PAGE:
PDA

View Full Version : I am now oficially a "reject"



macandal
09-27-2005, 02:47 AM
Just got my first rejection. This is for the agent I really wanted. She represents people whose subject matter is similar to mine. She didn't even ask to read the full ms. She rejected me from my query. Claims she has too many clients at the moment. Is there anything one can do to UN-reject oneself (from that particular agent) or is this it?

(* some would argue that this is my 2nd but I'm not quite out at the "other" agency so I don't consider it a rejection--that situation is too lengthy to get into here.)

StoryG27
09-27-2005, 02:56 AM
Welcome to the club!!! You can't 'un-reject' this particular work, but later, if you have other projects, this agent might be interested in seeing them. Don't get stuck on one DREAM agent. Obviously this agent isn't interested in your work, so now go find a different reputable agent who is just as passionate about your work as you are. And don't get feeling too down. Most of us have been there, done that, and come out of it just fine.

scfirenice
09-27-2005, 02:58 AM
You've made it to the big time, now go and get fifty more and then you'll find an agent! You'll develop a sense of humor about it after a while.

Julie Worth
09-27-2005, 03:02 AM
After the first hundred rejections, you will decide to lie in your query. After two hundred, you will stuff the envelopes with money, and after three hundred, you will finally get an agent, a criminal right out of The Producers, who will sell you novel for six figures. And he won't stop there. He'll sell it several times, keeping all the advances.

Jamesaritchie
09-27-2005, 10:48 AM
Just got my first rejection. This is for the agent I really wanted. She represents people whose subject matter is similar to mine. She didn't even ask to read the full ms. She rejected me from my query. Claims she has too many clients at the moment. Is there anything one can do to UN-reject oneself (from that particular agent) or is this it?

(* some would argue that this is my 2nd but I'm not quite out at the "other" agency so I don't consider it a rejection--that situation is too lengthy to get into here.)

I suspect it's no coincidence that "rejection" rhymes with "dejection," but in this case I'd just assume teh agent is telling you the truth. Good agents often do reach teh pint where they can't handle even one more client without taking on another agent. Sad, but it happens fairly often. And when this is the case, the writer really isn't being rejected. There's just no room at the inn.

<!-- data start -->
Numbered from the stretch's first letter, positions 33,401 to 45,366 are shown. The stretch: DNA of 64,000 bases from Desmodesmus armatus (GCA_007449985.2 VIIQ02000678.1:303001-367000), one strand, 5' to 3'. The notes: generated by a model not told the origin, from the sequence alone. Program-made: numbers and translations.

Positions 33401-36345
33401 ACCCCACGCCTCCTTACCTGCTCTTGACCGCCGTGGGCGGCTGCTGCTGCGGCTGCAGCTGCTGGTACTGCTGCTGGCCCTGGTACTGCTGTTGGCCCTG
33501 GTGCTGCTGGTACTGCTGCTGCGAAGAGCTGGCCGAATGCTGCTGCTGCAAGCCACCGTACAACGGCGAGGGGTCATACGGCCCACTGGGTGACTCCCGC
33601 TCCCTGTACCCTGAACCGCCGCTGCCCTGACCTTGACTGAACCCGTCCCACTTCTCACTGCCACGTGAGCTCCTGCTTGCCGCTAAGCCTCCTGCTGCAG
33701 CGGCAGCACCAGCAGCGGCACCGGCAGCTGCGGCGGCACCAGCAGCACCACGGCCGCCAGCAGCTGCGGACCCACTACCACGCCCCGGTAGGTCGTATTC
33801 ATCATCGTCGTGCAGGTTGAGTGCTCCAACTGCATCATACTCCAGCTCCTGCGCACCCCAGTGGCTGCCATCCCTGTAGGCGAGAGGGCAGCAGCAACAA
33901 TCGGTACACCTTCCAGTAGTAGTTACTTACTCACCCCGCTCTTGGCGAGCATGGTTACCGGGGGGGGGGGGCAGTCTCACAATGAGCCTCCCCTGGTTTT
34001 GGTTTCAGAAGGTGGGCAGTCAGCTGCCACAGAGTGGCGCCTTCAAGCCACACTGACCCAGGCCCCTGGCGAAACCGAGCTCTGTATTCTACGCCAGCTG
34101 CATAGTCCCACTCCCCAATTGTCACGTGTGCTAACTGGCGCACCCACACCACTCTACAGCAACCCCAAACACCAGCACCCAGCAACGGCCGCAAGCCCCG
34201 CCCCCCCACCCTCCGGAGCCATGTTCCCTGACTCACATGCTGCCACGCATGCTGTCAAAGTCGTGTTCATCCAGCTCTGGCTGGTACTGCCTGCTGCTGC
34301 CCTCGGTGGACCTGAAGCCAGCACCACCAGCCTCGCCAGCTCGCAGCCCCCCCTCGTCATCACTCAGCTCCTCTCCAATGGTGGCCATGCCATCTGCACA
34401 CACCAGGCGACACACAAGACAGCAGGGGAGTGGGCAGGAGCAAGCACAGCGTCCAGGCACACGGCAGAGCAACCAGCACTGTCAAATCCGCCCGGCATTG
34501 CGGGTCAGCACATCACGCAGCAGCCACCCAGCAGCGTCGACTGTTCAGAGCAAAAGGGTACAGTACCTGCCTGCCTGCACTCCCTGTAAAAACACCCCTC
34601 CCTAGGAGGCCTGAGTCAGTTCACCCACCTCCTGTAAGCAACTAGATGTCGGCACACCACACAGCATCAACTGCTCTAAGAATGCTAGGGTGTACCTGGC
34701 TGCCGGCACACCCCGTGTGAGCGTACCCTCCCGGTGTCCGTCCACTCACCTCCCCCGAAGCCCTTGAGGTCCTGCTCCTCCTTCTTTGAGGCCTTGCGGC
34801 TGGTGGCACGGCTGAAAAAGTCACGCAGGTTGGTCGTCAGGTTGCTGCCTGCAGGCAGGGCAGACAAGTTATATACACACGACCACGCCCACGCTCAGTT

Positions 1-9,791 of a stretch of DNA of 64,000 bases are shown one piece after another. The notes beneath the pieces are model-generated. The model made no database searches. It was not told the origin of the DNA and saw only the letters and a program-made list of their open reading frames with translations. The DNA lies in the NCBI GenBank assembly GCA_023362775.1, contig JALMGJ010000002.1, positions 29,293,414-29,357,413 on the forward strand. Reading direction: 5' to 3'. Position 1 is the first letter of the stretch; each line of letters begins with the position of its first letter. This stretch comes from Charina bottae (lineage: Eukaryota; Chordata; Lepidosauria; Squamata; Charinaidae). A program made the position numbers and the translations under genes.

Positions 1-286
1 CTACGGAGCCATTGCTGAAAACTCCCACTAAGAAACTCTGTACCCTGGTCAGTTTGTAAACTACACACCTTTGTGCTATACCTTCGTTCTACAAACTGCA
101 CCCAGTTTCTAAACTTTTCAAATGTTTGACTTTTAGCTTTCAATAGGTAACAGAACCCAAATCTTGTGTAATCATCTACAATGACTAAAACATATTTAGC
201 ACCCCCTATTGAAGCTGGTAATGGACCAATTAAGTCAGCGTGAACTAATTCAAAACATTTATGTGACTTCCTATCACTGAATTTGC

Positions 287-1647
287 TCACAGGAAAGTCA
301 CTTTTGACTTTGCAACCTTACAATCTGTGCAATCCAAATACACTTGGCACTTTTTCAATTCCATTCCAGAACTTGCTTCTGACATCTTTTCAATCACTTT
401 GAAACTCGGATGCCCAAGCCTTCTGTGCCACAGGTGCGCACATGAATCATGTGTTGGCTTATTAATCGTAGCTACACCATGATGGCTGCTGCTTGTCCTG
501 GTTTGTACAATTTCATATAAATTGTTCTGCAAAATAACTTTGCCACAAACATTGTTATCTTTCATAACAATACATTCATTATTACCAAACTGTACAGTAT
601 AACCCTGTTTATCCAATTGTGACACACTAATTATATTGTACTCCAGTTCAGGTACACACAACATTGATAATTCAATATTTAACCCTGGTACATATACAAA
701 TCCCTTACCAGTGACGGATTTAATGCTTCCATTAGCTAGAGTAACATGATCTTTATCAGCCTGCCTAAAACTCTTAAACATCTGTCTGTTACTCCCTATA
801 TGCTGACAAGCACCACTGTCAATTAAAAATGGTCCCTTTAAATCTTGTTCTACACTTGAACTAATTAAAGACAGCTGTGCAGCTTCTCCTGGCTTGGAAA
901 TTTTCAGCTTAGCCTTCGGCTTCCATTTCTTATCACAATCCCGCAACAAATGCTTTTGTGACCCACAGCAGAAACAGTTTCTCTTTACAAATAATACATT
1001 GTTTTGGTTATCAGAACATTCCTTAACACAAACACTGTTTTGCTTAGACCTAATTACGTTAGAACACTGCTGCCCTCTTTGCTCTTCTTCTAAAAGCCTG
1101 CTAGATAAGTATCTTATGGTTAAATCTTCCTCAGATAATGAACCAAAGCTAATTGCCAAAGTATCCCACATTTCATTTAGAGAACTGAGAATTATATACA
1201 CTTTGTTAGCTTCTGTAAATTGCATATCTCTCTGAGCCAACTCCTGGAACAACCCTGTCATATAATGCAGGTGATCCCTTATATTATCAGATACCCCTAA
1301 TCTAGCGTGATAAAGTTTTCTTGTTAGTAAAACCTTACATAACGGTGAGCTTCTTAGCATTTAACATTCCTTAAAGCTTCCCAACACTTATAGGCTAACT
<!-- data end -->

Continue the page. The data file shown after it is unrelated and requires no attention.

Jenny
09-28-2005, 05:03 AM
And it was a personal rejection (if you're looking for crumbs of comfort, as I do). She didn't just have a minion whack a "go away" note in your SASE.

Robin Bayne
09-29-2005, 05:50 AM
No, you're not officially a "reject," after your first rejection letter you are officially a "writer."

Congrats!!:Clap:

maestrowork
09-29-2005, 07:02 AM
Welcome! Now you're officially on the road to success. Wonderful it is to take the first step!

aruna
09-29-2005, 02:21 PM
Welcome! Now you're officially on the road to success. Wonderful it is to take the first step!

Exactly!
Welcome to the club!
I actually jumped for joy when I got my first rejection, long, long ago - I had written a children's picture book, about 50 words, and I sent it in to Penguin - when the rejection came I felt it was an initiation!

September skies
10-01-2005, 06:03 AM
First reject? That's great! Congratulations. That means that you are officially on your way to making it. :Sun:

carley
10-02-2005, 01:15 AM
After the first hundred rejections, you will decide to lie in your query. After two hundred, you will stuff the envelopes with money, and after three hundred, you will finally get an agent, a criminal right out of The Producers, who will sell you novel for six figures. And he won't stop there. He'll sell it several times, keeping all the advances.

This cracked me up! :banana: